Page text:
The blockbuster deal between the Athletics and Cubs has been officially announced. Jeff Samardzija and Jason Hammel are headed to Oakland while Chicago will receive prospects Addison Russell and Billy McKinney, Dan Straily, and a player to be named later or cash considerations.
With the trade, the A’s have strongly positioned themselves for another run in October, but they looked at other trade scenarios before finding a match with the Cubs. According to Jeff Passan of Yahoo Sports, one involved a possible deal for the Rays’ David Price:
They considered, for example, David Price. Once they steeled themselves to trading Addison Russell, the precocious 20-year-old who was going to be their shortstop for the next seven years starting in 2015, the A’s knew anyone was in play, including Price. They talked with the Rays. Permutations of a deal went back and forth. It never materialized.
It’s unclear how talks stalled or if they ever got serious. Like Samardzija, Price is under team control for next season, so perhaps A’s general manager Billy Beane wanted two pitchers for his rotation, which the Rays couldn’t offer. From the Rays’ perspective, they likely wanted some different pieces or possibly something more significant to part with Price. For instance, they might not have had a need for someone like Dan Straily. Ultimately, the needs of both clubs didn’t match up like they did in the deal involving Samardzija and Hammel. We might never know the answers here, but it’s an interesting what-if scenario to consider.
Hanley Ramirez played a pivotal role during the Red Sox’ 9-4 win over the Angels on Friday night, crushing a two-run homer off of Alex Meyer to bring the Sox up to a four-run lead in the fourth inning.
Well, crushed might be the wrong word. The ball cleared the right field fence with a mere 350 feet, landing just beyond Pesky’s Pole to bring Ramirez’s career home run total to an even 250.
According to the ESPN Home Run Tracker, Ramirez’s milestone blast wasn’t the shortest home run of the year — not by a long shot. That distinction currently belongs to Rays’ outfielder Corey Dickerson, who skimmed the left field fence at Rogers Centre with a 326-foot homer back in April.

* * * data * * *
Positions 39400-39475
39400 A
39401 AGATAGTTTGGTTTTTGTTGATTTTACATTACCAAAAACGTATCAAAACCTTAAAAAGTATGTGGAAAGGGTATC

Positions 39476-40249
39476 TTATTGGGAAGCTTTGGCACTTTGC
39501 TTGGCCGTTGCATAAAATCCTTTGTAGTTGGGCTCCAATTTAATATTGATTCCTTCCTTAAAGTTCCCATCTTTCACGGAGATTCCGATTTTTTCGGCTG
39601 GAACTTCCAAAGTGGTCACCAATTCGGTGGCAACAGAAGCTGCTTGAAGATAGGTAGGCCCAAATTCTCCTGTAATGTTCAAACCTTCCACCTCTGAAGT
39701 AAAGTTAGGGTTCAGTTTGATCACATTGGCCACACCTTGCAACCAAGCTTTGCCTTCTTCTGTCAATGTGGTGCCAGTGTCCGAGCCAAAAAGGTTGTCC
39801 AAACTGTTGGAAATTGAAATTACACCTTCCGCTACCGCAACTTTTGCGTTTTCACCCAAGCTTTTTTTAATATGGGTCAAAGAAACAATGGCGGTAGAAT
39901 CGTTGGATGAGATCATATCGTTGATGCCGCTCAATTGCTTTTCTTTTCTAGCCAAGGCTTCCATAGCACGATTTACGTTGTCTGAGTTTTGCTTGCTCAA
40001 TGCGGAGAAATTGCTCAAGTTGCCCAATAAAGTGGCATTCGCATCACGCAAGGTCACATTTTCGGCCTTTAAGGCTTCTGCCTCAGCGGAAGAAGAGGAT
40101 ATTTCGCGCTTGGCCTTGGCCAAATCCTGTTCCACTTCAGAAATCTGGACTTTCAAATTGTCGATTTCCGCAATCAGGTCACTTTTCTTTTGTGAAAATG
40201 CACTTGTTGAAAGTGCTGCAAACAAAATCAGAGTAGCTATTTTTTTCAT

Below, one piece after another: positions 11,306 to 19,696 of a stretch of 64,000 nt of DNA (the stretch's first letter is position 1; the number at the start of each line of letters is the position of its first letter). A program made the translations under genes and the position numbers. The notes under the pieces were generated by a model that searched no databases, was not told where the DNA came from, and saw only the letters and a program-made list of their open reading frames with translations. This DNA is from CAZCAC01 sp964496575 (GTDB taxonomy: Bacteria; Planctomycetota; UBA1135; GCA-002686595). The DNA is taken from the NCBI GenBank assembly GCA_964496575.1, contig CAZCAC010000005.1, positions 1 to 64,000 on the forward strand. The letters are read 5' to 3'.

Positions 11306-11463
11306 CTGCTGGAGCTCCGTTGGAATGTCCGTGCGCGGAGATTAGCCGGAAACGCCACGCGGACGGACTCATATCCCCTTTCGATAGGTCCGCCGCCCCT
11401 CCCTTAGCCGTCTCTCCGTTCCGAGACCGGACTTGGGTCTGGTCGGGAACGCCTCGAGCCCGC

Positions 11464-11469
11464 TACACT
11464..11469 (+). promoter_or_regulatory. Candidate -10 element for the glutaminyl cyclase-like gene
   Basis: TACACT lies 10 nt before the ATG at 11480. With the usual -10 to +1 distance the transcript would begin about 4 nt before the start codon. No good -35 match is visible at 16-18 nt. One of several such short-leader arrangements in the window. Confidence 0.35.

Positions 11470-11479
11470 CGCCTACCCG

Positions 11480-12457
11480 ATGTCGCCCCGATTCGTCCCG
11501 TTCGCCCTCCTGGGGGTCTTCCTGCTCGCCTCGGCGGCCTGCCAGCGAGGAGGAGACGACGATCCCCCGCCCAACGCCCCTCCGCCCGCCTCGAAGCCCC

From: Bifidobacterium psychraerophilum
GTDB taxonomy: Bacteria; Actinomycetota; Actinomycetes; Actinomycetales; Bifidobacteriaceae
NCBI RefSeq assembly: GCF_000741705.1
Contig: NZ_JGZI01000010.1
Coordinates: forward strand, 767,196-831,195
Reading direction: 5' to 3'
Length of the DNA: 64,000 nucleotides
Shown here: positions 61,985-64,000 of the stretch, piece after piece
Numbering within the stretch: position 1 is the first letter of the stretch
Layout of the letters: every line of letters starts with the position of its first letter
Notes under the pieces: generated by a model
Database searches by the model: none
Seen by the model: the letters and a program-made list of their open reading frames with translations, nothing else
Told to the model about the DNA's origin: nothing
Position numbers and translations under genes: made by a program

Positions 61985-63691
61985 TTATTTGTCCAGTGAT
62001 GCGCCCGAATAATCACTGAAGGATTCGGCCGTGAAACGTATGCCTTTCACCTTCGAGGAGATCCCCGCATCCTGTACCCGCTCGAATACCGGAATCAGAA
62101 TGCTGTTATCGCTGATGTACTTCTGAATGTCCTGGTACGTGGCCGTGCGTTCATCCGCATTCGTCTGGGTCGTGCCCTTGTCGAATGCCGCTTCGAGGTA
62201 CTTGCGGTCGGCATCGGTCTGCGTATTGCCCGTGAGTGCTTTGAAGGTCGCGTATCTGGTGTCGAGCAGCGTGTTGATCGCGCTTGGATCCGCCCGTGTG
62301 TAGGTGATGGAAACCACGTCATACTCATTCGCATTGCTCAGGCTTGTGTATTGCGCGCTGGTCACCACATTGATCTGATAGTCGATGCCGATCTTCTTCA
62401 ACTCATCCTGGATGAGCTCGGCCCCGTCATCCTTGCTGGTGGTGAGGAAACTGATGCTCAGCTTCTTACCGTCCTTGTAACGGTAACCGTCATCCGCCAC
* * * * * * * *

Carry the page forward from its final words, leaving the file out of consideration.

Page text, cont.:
It’s shortstop or bust for Asdrubal Cabrera, who told reporters Friday that he will request a trade from the Mets after getting bumped to second base (via Newsday’s Marc Carig). Cabrera served as the club’s starting shortstop through the first few months of the 2017 season, but lost the role to Jose Reyes while serving a stint on the 10-day disabled list with a sprained left thumb. The switch was confirmed prior to the Mets’ series opener against the Giants on Friday, prompting Cabrera to announce his trade request before taking the field.
Per MLB.com’s Anthony DiComo:
Personally, I’m not really happy with that move,” Cabrera said. “If they have that plan, they should have told me before I came over here. I just told my agent about it. If they have that plan for me, I think it’s time to make a move. What I saw the last couple of weeks, I don’t think they have any plans for me. I told my agent, so we’re going to see what happens in the next couple weeks.
Mets’ GM Sandy Alderson appeared skeptical of Cabrera’s request, telling reporters that he wasn’t sure a trade was “something [Cabrera] really wishes” and saying the team would wait and see how the situation shakes out. That doesn’t mean the veteran infielder will see a return to short anytime soon, however, only that he might have a change of heart after settling into his new role.
This isn’t the first time Cabrera has balked at a position change. The Mets reportedly considered shifting him to third base earlier this season, but ultimately decided to keep him at short and denied his request to pick up his $8.5 million option for 2018, something Alderson said has little to no precedent. Further changes may be on the horizon when 21-year-old infield prospect Amed Rosario gets called up from Triple-A Las Vegas and second baseman Neil Walker returns from the disabled list, though the team has yet to address either situation.